to evaluate a broad range of psychological problems and
symptoms of psychopathology. The test describes 9 pri-
mary symptom dimensions (somatisation, obsessive-
compulsiveness, interpersonal sensitivity, depression,
anxiety, hostility, phobic anxiety, paranoid ideation,
psychoticism) and is designed to provide an overview of
a patient’s symptoms and their intensity at a specific
point of time. In addition, the test provides three global
indices: Global Severity Index (GSI): designed to meas-
ure the overall psychological distress, it can be used as a
summary of the test; Positive Symptom Distress Index
(PSDI): designed to measure the intensity of symptoms
and Positive Symptom Total (PST): reports the number
of self-reported symptoms.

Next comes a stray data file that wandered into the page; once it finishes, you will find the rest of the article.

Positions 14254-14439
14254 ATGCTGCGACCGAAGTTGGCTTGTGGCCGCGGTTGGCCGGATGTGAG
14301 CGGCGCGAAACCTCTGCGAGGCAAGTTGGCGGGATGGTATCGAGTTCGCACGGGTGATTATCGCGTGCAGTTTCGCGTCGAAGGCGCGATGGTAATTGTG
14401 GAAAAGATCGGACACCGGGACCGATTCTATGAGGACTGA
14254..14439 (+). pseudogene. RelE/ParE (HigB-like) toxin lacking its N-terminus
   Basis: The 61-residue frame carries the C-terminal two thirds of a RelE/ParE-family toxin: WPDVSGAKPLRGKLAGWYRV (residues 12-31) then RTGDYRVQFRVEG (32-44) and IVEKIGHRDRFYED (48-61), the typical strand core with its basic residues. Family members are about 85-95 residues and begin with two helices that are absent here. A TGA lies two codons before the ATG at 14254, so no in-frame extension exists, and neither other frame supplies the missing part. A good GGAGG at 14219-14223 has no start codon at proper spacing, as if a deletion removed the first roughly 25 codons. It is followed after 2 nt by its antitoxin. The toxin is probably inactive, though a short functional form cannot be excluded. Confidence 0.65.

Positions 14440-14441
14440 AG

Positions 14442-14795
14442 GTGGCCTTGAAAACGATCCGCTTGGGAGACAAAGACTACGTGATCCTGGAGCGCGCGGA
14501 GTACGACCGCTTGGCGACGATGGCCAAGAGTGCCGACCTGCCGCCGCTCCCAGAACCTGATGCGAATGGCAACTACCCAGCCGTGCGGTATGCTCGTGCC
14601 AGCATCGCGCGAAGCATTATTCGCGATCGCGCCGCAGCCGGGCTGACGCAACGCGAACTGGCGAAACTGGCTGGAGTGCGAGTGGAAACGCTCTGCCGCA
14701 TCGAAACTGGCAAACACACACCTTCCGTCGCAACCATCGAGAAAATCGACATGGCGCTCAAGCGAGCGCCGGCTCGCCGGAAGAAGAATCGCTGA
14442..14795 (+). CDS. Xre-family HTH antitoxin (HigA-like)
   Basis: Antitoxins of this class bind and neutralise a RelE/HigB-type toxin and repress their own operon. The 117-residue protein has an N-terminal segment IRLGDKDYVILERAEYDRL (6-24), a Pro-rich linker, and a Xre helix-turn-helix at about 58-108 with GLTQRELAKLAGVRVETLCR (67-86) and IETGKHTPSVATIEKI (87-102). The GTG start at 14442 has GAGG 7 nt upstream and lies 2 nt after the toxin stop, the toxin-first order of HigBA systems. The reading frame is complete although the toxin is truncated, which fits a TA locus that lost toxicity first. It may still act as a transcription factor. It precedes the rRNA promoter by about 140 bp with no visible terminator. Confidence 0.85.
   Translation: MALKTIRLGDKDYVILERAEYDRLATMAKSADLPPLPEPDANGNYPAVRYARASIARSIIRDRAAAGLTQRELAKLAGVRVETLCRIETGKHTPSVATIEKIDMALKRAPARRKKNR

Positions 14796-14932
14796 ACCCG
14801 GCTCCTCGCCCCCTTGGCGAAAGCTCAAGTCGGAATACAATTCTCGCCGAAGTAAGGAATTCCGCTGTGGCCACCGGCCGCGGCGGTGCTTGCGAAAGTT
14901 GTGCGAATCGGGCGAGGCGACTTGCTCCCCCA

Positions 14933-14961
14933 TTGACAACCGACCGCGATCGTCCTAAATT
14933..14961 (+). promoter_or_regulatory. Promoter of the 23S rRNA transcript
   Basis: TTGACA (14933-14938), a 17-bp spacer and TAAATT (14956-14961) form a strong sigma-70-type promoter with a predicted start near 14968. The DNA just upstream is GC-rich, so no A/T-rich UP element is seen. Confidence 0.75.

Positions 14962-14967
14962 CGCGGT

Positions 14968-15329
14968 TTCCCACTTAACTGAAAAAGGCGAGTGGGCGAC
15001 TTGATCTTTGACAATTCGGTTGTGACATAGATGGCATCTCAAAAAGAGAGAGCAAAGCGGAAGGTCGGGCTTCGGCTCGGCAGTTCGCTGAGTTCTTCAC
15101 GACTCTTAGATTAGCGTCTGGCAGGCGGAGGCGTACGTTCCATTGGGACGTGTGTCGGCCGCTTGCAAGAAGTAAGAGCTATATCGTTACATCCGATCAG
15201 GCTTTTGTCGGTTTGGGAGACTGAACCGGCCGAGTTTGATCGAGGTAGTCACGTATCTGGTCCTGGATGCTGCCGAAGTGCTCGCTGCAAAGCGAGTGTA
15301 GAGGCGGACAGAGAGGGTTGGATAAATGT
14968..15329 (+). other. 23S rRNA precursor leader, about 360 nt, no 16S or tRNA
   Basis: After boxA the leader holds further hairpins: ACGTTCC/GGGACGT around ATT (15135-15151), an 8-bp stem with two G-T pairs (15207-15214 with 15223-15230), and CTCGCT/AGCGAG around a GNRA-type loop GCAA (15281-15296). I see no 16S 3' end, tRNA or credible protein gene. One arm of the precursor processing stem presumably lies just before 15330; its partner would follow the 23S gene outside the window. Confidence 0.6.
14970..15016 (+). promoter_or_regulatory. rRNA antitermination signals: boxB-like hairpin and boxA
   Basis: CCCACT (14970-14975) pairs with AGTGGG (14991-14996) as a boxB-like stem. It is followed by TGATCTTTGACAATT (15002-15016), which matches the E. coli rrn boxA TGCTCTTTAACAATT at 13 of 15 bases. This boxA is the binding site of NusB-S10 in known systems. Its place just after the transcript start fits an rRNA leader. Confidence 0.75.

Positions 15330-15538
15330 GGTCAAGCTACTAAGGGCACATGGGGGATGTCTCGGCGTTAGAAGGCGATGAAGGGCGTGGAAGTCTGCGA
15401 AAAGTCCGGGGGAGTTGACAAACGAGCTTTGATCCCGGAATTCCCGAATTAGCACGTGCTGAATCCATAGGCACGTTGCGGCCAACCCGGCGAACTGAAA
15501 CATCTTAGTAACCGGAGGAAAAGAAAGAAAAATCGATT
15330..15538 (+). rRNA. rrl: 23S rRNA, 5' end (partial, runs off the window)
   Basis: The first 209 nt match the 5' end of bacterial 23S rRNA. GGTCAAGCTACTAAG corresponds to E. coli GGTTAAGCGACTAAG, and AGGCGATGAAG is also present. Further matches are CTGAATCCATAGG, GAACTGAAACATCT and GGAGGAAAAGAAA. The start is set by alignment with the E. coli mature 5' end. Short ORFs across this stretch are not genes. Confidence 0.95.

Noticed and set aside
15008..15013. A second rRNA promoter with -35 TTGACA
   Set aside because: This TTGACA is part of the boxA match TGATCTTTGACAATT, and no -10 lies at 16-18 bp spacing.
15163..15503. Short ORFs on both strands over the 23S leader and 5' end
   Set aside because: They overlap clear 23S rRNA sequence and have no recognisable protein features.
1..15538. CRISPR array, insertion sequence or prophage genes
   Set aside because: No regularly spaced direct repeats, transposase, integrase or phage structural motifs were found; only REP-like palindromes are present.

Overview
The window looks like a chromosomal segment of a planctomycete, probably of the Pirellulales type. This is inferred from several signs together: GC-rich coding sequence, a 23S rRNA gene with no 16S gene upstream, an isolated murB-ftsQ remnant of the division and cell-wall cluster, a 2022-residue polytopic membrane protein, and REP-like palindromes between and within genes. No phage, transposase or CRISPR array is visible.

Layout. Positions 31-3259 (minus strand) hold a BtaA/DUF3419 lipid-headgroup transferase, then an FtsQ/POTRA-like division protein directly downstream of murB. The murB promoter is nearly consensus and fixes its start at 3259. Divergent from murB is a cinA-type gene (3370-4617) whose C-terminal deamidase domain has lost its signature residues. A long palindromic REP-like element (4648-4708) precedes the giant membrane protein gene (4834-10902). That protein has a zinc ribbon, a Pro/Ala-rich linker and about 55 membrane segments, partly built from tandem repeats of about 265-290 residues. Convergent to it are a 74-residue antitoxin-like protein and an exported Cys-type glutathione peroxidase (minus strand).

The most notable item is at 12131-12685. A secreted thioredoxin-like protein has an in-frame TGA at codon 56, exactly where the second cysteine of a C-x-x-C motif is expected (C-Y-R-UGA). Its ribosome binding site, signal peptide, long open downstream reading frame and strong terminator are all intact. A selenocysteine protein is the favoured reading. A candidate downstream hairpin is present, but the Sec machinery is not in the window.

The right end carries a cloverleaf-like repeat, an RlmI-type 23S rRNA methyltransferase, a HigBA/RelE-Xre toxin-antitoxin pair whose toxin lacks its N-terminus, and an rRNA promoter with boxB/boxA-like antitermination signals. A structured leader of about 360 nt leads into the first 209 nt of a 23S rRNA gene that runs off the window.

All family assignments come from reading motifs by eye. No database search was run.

Follow-up questionnaire:
This questionnaire consisted of questions of the single
step questionnaire by Krasopoulos et al. [10], of the
Nuss-Questionnaire as published by Lawson et al. [13]
and of questions chosen by a psychologist of our psy-
chological department. The questionnaire consisted of 9
questions (Table 1) and the scoring ranges from 1 to 5
points per question (1 = much worse (--), 2 = worse (-), 3
= about the same (0), 4 = better (+), 5 = much better (++))
resulting in a minimum score of 9 and a maximum score
of 45. A total score of >27, accordingly >60% means
improvement, whereas 60% means no change or wors-
2.2. Statistical Analysis
Scoring profiles of the psychological tests provide raw
scores and percentiles. The interpretive reports are based
on age-appropriate non-patient norm groups. Using the